Yeshua is the King
The theme of kingship is central to the New Testament portrayal of Yeshua. In the Gospel of Matthew, Yeshua is presented as the King of the Jews from His birth (Matthew 2:2) to His triumphal entry into Jerusalem (Matthew 21:5). Pilate questions Yeshua about His kingship, to which Yeshua responds, "My kingdom is not of this world" (John 18:36). Pilate then orders that Yeshua's execution plaque proclaim Him as the "King of the Jews."
Kingship underscores Yeshua's identity as Yahweh. From the time of Moses onward, Yahweh proclaimed Himself the sole King of Israel, in statements such as: "Thus says Yahweh, the King of Israel and his Redeemer, Yahweh of hosts: 'I am the first and I am the last, and there is no God besides Me" (Isaiah 44:6). Revelation 19:16 vividly depicts Yeshua as the King of kings and Lord of lords, attesting to His ultimate authority and sovereignty over all creation. This regal imagery aligns with messianic expectations and underscores Yeshua's divine kingship. It is the same title identified with Yahweh in Deuteronomy 10:17: "For Yahweh, your God, is God of gods and Lord of lords, the great, the mighty, and the awesome God..."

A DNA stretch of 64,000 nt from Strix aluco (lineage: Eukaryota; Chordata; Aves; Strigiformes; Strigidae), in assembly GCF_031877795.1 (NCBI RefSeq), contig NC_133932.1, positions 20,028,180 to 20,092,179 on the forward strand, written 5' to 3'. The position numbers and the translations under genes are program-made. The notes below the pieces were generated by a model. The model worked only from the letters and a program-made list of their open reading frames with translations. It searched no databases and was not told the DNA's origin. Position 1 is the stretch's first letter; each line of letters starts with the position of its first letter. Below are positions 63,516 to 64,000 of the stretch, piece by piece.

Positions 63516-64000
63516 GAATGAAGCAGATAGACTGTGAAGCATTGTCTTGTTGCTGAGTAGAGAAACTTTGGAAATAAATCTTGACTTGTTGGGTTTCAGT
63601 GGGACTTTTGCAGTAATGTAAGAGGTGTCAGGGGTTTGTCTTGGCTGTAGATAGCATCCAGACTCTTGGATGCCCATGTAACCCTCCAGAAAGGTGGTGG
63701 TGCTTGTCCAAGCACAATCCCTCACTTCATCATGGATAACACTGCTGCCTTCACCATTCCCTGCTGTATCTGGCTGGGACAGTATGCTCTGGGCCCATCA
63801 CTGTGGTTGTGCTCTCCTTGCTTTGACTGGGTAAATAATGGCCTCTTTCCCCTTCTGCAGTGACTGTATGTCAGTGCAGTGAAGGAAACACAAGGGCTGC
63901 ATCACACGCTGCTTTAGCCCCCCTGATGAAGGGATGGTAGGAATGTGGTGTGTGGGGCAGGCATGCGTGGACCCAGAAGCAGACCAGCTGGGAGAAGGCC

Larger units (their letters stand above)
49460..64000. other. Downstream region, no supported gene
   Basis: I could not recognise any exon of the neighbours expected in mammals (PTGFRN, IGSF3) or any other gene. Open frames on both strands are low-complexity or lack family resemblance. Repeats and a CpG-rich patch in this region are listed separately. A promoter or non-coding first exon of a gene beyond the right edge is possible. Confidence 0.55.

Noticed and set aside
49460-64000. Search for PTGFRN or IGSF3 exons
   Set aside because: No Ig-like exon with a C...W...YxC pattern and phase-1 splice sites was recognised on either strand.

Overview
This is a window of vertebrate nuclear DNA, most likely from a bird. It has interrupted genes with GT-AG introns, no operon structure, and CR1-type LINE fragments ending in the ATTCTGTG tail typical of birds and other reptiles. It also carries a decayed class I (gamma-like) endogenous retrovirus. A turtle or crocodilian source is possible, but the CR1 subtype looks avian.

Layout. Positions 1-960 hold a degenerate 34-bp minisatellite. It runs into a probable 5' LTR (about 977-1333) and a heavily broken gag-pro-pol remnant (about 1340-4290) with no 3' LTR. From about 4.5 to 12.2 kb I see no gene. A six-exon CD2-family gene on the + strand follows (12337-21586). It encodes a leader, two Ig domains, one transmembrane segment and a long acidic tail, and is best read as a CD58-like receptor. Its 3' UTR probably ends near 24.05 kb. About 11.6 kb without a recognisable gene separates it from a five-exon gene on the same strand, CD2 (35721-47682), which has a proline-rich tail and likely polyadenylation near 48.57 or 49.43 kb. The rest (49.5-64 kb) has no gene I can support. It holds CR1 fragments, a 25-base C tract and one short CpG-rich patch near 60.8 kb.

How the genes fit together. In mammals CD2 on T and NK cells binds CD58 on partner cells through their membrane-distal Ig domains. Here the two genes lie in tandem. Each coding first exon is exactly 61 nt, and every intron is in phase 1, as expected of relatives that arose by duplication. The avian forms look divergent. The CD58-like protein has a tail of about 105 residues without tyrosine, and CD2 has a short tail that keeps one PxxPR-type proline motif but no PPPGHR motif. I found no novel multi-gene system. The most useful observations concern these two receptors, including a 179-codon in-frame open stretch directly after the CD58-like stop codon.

Indeed, King Yeshua is King Yahweh.
Yeshua is the Alpha and Omega